I think the following are some (not all) ways that the church can start to make headway in the conversation on sexuality in our culture.  These are not easy, but I believe they are simple and in line with scripture and the gospel.

  1. Refuse to use the language of “identity” concerning sexuality. Simply do not do it. If a couple comes to your church and says, “we are a gay couple” treat them in the same way as you would an unmarried heterosexual couple that is cohabitating.
  2. Abandon the idea that God will choose to make someone “straight” if they come to Christ. This puts an undue burden on a specific group of people. God may not take away my lustful desires, but I can pray that he curbs them to his will.  The same can be said for people with a bent towards homosexuality.  God may not (and probably will not) make them “straight” and that is okay.  To be celebrated and supported even!  These brothers and sisters will need our support more than most as they will feel stuck between two opposite worlds.
  3. Reassure the gay person of the gospel, offer accountability (if they desire), and do not treat them as if they have something wrongwith them just as you would not treat a person struggling with any other sin that way.
  4. Encourage faithful study of the word, not only on the issue of homosexuality, but on the whole counsel of God. If they want resources on the topic, offer to go through a book by Christopher Yuan or Preston Sprinkle with them (read it first for yourself!).
  5. Pray, love, and befriend! Understand that you should not compromise on the truth, but that does not mean love and friendship should go out the window.
  6. Encourage church leadership to think through this issue with a gospel mindset, not a moralistic mindset. Offer resources, like I mentioned above, and specifically consider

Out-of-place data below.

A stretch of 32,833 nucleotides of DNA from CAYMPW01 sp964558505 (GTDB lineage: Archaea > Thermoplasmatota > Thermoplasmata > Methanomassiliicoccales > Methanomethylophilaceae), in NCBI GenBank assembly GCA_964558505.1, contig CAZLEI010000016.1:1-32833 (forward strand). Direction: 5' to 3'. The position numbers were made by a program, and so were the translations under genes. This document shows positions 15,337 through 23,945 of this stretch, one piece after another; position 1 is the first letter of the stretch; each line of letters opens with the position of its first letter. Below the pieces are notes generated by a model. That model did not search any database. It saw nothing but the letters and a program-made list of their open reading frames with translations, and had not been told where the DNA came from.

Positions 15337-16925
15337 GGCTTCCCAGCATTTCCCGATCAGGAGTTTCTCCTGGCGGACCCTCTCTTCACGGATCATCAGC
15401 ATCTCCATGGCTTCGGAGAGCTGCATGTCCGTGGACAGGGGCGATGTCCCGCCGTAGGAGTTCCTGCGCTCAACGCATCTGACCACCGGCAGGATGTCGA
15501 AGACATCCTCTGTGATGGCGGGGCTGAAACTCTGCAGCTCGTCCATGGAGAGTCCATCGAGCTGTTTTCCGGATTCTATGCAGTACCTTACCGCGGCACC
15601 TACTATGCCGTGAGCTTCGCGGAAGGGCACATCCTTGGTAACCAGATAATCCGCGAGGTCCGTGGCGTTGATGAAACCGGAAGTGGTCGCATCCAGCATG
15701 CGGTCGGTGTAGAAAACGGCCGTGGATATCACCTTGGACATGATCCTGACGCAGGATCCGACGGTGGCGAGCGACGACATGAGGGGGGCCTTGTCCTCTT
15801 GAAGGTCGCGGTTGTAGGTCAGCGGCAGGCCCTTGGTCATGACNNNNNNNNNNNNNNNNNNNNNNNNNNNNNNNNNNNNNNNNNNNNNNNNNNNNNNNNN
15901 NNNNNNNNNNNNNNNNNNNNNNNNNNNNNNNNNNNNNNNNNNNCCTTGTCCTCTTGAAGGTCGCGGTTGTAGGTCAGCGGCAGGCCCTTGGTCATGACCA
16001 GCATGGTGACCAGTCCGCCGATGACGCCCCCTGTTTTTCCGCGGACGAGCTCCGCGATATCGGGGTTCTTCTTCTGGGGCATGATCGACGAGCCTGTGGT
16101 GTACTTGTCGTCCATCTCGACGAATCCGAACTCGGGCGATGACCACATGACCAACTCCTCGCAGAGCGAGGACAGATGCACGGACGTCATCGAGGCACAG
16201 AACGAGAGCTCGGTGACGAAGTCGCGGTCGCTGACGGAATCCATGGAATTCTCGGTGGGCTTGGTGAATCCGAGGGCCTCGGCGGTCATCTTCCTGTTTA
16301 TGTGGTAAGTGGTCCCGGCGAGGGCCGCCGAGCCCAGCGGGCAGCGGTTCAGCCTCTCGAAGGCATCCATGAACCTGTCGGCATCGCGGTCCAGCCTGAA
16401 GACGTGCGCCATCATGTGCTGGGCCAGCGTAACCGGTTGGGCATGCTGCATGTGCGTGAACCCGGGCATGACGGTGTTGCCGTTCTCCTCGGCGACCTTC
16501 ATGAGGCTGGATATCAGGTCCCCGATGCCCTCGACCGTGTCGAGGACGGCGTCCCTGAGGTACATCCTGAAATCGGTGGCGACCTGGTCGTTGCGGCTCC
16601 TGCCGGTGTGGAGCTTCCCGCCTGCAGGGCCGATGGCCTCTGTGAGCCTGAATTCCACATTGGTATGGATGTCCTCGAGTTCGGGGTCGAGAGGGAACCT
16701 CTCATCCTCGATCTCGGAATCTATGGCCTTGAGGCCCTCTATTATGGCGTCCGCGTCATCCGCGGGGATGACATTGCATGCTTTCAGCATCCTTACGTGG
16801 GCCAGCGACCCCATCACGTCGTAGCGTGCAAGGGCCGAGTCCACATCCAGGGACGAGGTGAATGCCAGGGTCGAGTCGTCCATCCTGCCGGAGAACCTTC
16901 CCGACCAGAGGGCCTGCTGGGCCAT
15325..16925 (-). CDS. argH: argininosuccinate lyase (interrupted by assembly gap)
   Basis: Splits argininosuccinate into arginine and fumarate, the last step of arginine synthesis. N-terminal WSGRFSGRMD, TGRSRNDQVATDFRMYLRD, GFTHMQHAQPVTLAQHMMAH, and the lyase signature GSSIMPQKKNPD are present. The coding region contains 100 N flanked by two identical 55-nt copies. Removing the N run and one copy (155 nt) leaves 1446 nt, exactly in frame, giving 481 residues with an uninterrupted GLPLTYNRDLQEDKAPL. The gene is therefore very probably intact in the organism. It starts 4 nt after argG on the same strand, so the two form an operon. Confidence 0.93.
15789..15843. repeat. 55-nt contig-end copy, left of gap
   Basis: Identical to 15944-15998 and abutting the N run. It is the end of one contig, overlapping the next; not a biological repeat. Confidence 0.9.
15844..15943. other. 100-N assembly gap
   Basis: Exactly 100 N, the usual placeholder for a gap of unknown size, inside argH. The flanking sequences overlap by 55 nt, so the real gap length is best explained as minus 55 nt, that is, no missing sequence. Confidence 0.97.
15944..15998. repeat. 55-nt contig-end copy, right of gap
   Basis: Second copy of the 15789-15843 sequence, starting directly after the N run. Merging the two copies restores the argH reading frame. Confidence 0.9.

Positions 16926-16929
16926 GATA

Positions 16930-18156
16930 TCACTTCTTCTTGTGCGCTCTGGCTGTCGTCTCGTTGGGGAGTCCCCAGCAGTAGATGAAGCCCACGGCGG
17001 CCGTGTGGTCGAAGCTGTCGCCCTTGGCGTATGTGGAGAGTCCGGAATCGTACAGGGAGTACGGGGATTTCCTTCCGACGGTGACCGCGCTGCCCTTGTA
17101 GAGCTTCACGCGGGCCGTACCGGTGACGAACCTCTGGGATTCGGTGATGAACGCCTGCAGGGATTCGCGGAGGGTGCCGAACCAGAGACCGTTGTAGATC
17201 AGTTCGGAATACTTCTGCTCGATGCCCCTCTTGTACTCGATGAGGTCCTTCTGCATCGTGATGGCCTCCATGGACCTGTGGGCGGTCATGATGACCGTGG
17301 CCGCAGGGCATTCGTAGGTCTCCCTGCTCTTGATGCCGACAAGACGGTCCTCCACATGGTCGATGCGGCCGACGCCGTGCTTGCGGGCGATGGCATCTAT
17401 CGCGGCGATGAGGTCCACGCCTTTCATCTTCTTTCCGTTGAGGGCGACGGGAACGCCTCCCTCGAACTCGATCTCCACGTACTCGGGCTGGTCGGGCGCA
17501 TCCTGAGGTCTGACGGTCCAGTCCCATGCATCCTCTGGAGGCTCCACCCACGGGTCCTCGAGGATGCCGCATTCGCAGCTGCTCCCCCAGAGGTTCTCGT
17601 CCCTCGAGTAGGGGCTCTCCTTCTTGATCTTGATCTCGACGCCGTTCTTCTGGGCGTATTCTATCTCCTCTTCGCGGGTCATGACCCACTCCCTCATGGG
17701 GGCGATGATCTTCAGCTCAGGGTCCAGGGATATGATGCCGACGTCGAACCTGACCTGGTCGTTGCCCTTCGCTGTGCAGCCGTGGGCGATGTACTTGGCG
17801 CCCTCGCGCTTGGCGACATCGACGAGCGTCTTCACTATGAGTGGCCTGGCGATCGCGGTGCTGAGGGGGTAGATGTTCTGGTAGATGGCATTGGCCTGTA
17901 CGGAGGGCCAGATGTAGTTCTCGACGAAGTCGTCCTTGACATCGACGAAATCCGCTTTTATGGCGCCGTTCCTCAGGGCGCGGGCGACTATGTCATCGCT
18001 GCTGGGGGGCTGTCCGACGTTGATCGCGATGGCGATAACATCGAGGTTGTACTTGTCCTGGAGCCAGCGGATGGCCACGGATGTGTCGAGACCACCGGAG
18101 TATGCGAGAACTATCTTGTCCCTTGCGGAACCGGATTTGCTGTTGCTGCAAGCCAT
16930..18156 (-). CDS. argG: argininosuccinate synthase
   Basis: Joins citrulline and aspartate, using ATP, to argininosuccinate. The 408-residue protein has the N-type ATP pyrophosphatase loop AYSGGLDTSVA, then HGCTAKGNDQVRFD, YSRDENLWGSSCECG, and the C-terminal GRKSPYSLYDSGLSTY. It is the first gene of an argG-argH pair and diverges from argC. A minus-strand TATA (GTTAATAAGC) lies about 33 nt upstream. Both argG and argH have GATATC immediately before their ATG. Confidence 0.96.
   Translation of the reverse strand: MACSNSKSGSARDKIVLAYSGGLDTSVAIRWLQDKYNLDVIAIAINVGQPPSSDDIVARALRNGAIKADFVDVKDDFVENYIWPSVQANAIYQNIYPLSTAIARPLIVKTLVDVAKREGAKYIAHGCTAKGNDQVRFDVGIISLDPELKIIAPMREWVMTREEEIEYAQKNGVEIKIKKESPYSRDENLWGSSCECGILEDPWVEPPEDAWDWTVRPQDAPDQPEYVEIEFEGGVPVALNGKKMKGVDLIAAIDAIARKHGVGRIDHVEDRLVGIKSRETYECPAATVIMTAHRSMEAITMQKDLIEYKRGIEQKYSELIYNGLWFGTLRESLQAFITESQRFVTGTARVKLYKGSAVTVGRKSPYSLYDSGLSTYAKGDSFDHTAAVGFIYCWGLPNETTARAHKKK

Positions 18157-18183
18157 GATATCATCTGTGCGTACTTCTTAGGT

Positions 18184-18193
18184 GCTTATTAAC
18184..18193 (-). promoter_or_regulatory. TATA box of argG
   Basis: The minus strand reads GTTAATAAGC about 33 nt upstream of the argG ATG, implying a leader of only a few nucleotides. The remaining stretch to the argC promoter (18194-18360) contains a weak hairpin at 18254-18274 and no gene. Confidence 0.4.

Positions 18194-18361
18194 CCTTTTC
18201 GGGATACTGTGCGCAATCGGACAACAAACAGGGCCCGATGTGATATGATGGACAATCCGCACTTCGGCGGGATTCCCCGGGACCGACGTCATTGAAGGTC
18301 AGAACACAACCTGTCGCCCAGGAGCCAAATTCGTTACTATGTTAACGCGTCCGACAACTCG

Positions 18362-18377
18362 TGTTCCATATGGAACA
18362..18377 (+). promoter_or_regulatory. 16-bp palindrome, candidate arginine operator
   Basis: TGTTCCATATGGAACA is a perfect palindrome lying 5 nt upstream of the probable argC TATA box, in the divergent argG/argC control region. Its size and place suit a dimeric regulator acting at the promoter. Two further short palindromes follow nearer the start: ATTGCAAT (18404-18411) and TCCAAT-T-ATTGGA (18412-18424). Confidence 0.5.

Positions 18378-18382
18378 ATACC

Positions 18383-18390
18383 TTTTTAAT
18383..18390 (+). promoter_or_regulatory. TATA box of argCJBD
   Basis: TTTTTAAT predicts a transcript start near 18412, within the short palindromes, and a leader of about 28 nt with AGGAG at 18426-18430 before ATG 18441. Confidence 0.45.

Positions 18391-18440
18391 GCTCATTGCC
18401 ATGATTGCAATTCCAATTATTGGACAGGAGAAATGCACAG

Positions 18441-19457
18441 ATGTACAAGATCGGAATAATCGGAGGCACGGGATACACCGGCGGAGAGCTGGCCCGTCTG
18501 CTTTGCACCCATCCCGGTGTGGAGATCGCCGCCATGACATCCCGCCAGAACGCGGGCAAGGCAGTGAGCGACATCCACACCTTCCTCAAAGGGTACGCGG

7. Be cognizant of how you act online concerning these things and resolve to progress

Lastly, understand that this is an uphill battle.  We will be bucking trends on both sides of the aisle.  We could lose friends, we could accidently offend, and we could be called all sorts of names from those that believe homosexuality is a sin and from those that believe it is not.  Stand firm on the truth, regardless of consequences, but do not abandon grace and love in the process (Matt. 5:10).

I believe that homosexual behavior is a sin, but I do not believe it is a sin beyond the grasp of an Almighty God. The Church needs to stop treating it as though it is the one sin that must be fixed before someone darkens our doors. May God grant us all grace and favor as we endeavor to glorify his name and bring others to the foot of the cross!

Recommended resources related to the topic:

Was Jesus Intolerant? (DVD) and (Mp4 Download) by Dr. Frank Turek 

Five Questions No One Ever Asks About Gay Rights (DVD Set), (Mp4 Download), and (Mp3 Set) by Dr. Frank Turek 

Correct, NOT Politically Correct: How Same-Sex Marriage Hurts Everyone (Updated/Expanded) downloadable pdf, PowerPoint by Dr. Frank Turek 



Josh Klein is a Pastor from Omaha, Nebraska with over a decade of ministry experience. He graduated with an MDiv from Sioux Falls Seminary and spends his spare time reading and engaging with current and past theological and cultural issues. He has been married for 12 years to Sharalee Klein and they have three young children.